reverse* string Reverse the fields whose names
are in string. Each field name
can be followed by a number which
says how many such fields should
be reversed. If no number is
given for a field, all such
fields will be reversed.
search-ignore* fields While searching for keys in
databases for which no index
exists, ignore the contents of
fields. Initially, fields XYZ
search-truncate* n Only require the first n characters
of keys to be given. In
effect when searching for a given
key words in the database are
truncated to the maximum of n and
the length of the key. Initially
n is 6.
short-label* string string is a label expression that
specifies an alternative (usually
shorter) style of label. This is
used when the # flag is given in
the citation. When using authordate
style labels, the identity
of the author or authors is sometimes
clear from the context, and
so it may be desirable to omit
the author or authors from the
label. The short-label command
will typically be used to specify
a label containing just a date
and possibly a disambiguating
sort* string Sort references according to
string. References will automatically
be accumulated. string
should be a list of field names,
each followed by a number, indicating
how many fields with the
name should be used for sorting.
+ can be used to indicate that
all the fields with the name
should be used. Also . can be
used to indicate the references
should be sorted using the (tentative)
label. (The Label
expressions subsection describes
the concept of a tentative
sort-adjacent-labels* Sort labels that are adjacent in
the text according to their position
in the reference list. This
command should usually be given
if the abbreviate-label-ranges
command has been given, or if the
label expression contains a <>
expression. This will have no
effect unless references are
Label expressions [Toc] [Back]
Label expressions can be evaluated both normally and tentatively.
The result of normal evaluation is used for
output. The result of tentative evaluation, called the
tentative label, is used to gather the information that
normal evaluation needs to disambiguate the label. Label
expressions specified by the date-as-label and short-label
commands are not evaluated tentatively. Normal and tentative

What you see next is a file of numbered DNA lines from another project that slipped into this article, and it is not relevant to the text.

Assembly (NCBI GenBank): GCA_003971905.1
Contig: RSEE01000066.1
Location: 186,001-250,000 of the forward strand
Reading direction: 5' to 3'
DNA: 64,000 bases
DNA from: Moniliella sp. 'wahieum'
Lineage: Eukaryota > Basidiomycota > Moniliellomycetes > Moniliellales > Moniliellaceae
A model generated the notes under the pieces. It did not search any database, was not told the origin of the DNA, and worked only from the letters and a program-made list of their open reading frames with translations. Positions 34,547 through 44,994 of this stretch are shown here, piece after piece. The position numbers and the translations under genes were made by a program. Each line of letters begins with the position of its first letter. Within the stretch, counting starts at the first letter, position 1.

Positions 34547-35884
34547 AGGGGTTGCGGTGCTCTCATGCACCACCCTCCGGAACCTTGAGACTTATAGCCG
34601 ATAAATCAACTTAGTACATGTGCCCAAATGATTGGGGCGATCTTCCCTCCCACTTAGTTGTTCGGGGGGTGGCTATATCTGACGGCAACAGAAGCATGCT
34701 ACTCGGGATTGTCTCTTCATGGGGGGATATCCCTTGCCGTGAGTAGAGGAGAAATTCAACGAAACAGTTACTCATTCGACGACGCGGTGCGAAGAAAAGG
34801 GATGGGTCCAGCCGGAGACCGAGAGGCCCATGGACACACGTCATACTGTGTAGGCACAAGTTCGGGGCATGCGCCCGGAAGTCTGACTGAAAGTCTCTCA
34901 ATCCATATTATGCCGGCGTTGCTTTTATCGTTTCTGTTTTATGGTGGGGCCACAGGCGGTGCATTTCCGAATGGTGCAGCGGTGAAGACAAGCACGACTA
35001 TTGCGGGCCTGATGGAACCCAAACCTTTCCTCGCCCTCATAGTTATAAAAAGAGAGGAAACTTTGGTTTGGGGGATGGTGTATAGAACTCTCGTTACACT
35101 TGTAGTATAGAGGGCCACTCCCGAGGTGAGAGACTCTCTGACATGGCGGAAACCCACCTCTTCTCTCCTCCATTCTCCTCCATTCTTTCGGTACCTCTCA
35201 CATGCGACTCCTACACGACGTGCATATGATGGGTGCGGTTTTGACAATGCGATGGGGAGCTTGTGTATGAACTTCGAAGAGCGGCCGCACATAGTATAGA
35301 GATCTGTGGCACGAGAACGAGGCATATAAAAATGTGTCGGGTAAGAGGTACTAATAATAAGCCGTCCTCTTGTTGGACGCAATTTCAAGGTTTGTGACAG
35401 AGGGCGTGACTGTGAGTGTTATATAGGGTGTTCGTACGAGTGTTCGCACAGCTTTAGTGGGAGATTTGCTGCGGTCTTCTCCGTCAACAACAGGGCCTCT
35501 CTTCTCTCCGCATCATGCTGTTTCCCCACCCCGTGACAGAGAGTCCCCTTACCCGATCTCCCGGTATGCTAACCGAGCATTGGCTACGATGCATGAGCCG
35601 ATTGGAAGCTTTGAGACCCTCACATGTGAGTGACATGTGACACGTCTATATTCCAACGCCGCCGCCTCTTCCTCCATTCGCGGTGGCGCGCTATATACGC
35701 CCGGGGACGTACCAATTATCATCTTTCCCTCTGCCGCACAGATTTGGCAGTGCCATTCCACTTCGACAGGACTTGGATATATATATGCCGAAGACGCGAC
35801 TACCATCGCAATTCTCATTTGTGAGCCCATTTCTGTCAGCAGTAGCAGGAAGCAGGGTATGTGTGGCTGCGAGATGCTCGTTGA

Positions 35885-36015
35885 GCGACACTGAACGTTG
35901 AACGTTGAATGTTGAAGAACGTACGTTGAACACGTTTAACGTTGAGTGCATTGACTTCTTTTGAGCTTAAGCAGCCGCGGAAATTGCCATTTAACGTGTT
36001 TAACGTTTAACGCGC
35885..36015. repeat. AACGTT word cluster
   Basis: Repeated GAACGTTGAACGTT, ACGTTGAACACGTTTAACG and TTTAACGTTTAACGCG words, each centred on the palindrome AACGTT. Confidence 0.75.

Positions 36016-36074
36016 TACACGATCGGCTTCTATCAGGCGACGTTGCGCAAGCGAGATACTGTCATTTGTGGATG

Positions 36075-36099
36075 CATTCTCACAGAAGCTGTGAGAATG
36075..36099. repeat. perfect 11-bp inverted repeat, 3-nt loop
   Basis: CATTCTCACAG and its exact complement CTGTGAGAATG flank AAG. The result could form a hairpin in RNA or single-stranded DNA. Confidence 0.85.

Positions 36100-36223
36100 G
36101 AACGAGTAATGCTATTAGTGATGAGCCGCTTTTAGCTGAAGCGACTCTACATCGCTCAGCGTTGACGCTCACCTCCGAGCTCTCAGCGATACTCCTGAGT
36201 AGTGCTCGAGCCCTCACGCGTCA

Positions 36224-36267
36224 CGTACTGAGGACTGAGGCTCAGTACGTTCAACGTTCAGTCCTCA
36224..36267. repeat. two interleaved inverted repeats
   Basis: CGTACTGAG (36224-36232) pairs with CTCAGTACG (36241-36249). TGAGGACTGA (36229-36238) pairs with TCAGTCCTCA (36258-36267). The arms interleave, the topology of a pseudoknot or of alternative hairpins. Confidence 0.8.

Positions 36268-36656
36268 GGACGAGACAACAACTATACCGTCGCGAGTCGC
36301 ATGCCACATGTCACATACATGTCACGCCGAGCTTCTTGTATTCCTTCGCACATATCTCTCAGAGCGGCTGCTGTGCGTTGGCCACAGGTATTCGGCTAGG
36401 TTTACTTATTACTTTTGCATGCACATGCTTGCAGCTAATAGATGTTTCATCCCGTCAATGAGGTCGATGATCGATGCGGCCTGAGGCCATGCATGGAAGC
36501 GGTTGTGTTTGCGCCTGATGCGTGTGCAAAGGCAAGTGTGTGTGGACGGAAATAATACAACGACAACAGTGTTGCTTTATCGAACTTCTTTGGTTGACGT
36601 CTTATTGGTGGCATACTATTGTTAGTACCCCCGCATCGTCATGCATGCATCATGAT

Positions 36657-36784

evaluation are the same for all types of expression
other than @, *, and % expressions. The description below
applies to normal evaluation, except where otherwise specified.
The n-th part of field. If n is omitted, it
defaults to 1.
The characters in string literally.
@ All the authors joined as specified by the join-
authors command. The whole of each author's name
will be used. However, if the references are
sorted by author (that is the sort specification
starts with A+), then authors' last names will be
used instead, provided that this does not introduce
ambiguity, and also an initial subsequence of the
authors may be used instead of all the authors,
again provided that this does not introduce ambiguity.
The use of only the last name for the i-th
author of some reference is considered to be
ambiguous if there is some other reference, such
that the first i-1 authors of the references are
the same, the i-th authors are not the same, but
the i-th authors' last names are the same. A
proper initial subsequence of the sequence of
authors for some reference is considered to be
ambiguous if there is a reference with some other
sequence of authors which also has that subsequence
as a proper initial subsequence. When an initial
subsequence of authors is used, the remaining
authors are replaced by the string specified by the
et-al command; this command may also specify additional
requirements that must be met before an initial
subsequence can be used. @ tentatively evaluates
to a canonical representation of the authors,
such that authors that compare equally for sorting